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Superannuation rate

Check your employer contributions and the super guarantee

Superannuation rate

Check your employer contributions and the super guarantee

What is the super guarantee rate (SG)?

The superannuation guarantee rate (SG rate) is the minimum amount of super your employer legally has to pay to your super. From 1 July 2023, the superannuation rate is 11% of your ordinary time earnings.

Ordinary time earnings includes your ordinary hours of work, over-award payments, shift loading, commissions, bonuses, and paid leave.

Your employer has to pay super for you at least 4 times a year, every quarter. If you're covered by an award or an employment agreement that gives you a higher super rate than 11%, your employer has to pay the higher rate.

If you're with Australian Retirement Trust, it's easy to check your super payments. Just log in to our app or Member Online.

Super guarantee rate (SG) increases

The superannuation rate is scheduled to increase every year until it reaches 12% on 1 July 2025.

Date SG rate
1 July 2023 11.00%
1 July 2024 11.50%
1 July 2025 12.00%

For more detail about the superannuation rate in Australia, visit the ATO website.

Am I eligible for the superannuation guarantee?

Most workers in Australia should get SG payments from their employer, including if you're here on a working visa. It’s important to make sure you’re receiving the right amount of super – after all, super is your money, and it's a big part of having enough money in retirement.

Make sure your employer has your ART account details or send them a Selecting Australian Retirement Trust form.

You are eligible if:

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    You work full-time, part-time, or casual

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    You're under 18 years old and working more than 30 hours a week

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    You're a private or domestic worker and working more than 30 hours per week

You are not eligible if:

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    You're under 18 years old and working 30 hours a week or less

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    You're on unpaid leave

How much super should I be getting?

Find out how much money 11% of your pay is, by entering your pay for your normal hours into the government's handy MoneySmart calculator.

Try it now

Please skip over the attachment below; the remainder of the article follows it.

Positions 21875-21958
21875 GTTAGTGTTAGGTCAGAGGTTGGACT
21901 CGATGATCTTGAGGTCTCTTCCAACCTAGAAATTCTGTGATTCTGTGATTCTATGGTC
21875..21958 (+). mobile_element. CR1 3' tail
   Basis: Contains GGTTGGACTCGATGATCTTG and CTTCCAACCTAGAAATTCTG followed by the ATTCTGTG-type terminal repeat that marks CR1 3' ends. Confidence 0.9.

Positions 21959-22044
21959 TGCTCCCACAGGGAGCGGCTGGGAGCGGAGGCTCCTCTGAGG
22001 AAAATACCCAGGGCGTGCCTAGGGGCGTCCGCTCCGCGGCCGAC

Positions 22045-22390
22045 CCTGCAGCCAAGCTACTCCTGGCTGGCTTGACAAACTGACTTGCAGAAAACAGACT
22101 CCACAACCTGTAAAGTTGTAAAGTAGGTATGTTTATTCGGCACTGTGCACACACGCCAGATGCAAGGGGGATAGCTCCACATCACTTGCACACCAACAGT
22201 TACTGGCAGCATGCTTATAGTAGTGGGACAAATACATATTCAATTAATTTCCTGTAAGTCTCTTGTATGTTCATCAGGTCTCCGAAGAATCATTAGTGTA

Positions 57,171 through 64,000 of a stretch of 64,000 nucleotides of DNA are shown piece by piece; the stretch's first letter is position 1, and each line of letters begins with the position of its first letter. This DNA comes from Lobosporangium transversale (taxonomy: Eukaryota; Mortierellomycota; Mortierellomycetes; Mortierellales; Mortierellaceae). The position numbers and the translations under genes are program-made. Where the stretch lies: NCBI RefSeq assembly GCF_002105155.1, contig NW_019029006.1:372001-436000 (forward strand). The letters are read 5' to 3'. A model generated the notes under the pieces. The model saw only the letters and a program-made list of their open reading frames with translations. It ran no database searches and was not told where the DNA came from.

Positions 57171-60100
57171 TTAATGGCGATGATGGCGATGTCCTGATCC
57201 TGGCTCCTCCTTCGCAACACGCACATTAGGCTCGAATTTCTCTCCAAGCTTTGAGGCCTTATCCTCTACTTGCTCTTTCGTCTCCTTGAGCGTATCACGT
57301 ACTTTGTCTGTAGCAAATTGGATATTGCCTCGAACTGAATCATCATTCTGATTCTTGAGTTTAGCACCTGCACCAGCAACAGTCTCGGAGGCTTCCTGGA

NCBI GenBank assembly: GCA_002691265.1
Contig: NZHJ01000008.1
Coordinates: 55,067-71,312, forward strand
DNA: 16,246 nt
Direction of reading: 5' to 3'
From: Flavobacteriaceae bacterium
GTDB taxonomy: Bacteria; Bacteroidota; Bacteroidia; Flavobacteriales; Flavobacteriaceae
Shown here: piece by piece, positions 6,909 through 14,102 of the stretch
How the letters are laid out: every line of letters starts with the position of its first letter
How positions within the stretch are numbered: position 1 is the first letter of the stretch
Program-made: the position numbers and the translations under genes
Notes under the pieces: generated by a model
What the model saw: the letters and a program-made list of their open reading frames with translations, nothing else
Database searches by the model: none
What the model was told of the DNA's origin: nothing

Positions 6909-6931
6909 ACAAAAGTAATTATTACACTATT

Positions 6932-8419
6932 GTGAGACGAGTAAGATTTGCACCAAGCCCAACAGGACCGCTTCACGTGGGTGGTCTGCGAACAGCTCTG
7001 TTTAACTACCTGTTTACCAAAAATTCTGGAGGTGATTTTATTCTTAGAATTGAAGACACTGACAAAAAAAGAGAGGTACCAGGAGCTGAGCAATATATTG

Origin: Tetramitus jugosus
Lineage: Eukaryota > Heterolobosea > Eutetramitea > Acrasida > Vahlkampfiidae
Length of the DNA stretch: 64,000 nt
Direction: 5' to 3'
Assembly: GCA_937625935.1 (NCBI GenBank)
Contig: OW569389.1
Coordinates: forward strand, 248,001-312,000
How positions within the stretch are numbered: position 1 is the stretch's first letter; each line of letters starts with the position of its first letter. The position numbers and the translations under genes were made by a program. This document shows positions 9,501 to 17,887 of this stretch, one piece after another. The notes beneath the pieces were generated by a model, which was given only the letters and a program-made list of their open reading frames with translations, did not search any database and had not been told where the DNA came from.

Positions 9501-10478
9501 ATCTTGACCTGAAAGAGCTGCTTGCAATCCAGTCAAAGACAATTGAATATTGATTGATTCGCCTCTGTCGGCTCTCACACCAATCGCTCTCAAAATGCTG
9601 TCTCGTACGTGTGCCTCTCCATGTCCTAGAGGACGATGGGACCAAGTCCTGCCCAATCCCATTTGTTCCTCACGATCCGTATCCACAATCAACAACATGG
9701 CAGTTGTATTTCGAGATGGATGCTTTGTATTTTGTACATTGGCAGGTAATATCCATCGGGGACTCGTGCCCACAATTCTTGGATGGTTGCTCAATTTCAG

Frequently asked questions about superannuation rates

If you can't find an answer to your question below, it's easy to contact us.

The minimum amount of super that your employer has to pay you is 11% from 1 July. This is called the superannuation guarantee rate (SG).

The compulsory superannuation guarantee (SG) was introduced in 1992, so employers had to pay 3% to 4% super for most workers. The SG rate gradually increased to 9% by 2002.

Superannuation did exist before 1992 – and there was legislation about it as far back as 1915 – but it wasn't available for everyone. The first national survey of super in 1974 showed only 32% of workers (mostly men) were receiving super.

And super has continued to change a lot since then, with government initiatives like the First Home Super Saver Scheme. And we're proud of industry innovations like our award-winning QSuper Lifetime Pension, which turns your super into retirement income payments that last as long as you live.

You can find out more in the government's timeline here.

Yes, casual employees get the superannuation guarantee, just like full-time and part-time workers.

No, unfortunately, employers don't need to pay the super guarantee on overtime pay – even if the overtime is regular, frequent, or bundled into your total salary package. But you should always be getting super for your normal hours (ordinary time earnings).

The exception is that if your employer can't tell you which hours you worked were overtime, then they should be paying the super guarantee on all the hours you worked that day. Find out more on the ATO website.

Yes, if you get a bonus for work you did during your normal hours of work, then you should also get a super contribution based on the bonus amount.

You don't get super if you get a bonus for overtime work.

Yes, you should be getting the SG rate while on long service leave, unless you request a payout of the leave amount (e.g. when you resign or retire) instead of taking it as leave.

Unfortunately, the law is that your employer doesn't have to pay super while you're away from work on unpaid leave. So for parental leave, even though your employer is still paying you the national minimum wage for 18 weeks while you're on Centrelink's parental leave pay, they don't have to pay super.

If your employer offers extra paid parental leave on top of Centrelink's parental leave payment, you can check with them or the ATO about whether you'll get super during this extra paid leave.

First, check with your employer, because super doesn't get paid with every pay cycle. So it could be up to 5 months before you see your first super payment from your employer in your super account.

If payroll doesn't already have it, send them your ART account details or the Selecting Australian Retirement Trust form listing us as your choice of super fund.

If you can't solve the problem easily, you can check our list of the ATO's deadlines for employers to pay super and contact the ATO about unpaid super.

What next?

The superannuation guarantee is only one way to grow your super. You can make extra contributions to your super, and some workers can get extra super contributions from the government as well.

How much super should I have?

See how your super balance stacks up against others your age, and find out whether you're on track for a comfortable life.

How to grow your super

Use our handy checklist to take advantage of all the ways you could be growing your super.